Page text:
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Deliver the River: States’ Rights, Cost-Benefit, and Environmental Justice on California’s Stanislaus River

Status: Dead River
By: Sean Kay and Dakota Goodman
Date: April 23, 2020

This draft (never finalized) 26 page paper uses the loss of the second most popular commercial whitewater rafting river in America to a dam project that failed to deliver on initial cost-benefit assumptions – the New Melones Dam which flooded the Stanislaus River in California’s Gold Rush country. The paper shows that local communities were misled by the federal government, costing them losses we estimate at $555 million and that serious federal and states’ rights conflicts over water use remain unresolved. The paper offers new insights for the relationship between flawed public policy and water management and environmental cost-benefit analysis, environmental democracy, and environmental justice. The study demonstrates that as California is looking at new ways to manage its water, an opportunity exists to liberate the lost Stanislaus River – offering new commercial benefits to local Sierra foothills communities long forgotten, benefiting long-term agricultural sustainability, and helping to flush out downstream environmental dangers in the San Joaquin River Basin.   Sean Kay, a primary author, tragically died before his work could be finalized.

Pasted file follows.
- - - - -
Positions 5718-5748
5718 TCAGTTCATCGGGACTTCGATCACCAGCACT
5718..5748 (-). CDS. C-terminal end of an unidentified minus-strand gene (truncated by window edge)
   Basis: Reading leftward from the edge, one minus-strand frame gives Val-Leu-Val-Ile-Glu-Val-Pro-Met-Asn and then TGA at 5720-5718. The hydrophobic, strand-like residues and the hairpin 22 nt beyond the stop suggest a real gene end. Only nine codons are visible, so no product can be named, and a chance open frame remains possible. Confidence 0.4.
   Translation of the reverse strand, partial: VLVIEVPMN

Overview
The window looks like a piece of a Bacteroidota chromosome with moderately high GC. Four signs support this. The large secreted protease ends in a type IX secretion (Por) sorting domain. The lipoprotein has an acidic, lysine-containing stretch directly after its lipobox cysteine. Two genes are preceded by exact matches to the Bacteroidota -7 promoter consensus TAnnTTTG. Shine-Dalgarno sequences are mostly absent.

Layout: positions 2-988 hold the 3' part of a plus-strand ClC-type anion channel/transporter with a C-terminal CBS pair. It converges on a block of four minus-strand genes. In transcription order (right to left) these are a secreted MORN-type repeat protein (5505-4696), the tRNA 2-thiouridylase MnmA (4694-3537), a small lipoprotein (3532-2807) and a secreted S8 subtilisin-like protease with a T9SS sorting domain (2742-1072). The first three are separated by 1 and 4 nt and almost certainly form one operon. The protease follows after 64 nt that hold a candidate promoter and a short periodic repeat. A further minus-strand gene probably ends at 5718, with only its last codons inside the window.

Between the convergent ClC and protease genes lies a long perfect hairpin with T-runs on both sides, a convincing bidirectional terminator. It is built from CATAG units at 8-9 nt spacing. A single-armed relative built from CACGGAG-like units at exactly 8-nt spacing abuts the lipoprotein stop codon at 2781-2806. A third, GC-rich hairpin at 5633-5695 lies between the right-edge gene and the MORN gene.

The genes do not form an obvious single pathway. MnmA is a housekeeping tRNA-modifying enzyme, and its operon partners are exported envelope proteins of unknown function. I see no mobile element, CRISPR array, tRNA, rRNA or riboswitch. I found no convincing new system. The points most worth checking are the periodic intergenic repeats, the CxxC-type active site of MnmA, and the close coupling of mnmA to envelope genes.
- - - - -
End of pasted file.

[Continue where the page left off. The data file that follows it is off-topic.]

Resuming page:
Format: Academic
Collection: Dakota Goodman's Collection
Rights: Copyright 2020 Dakota Goodman and Sean Kay. All rights reserved.

Date uploaded: Apr 11, 2021
Date last modified: Mar 14, 2023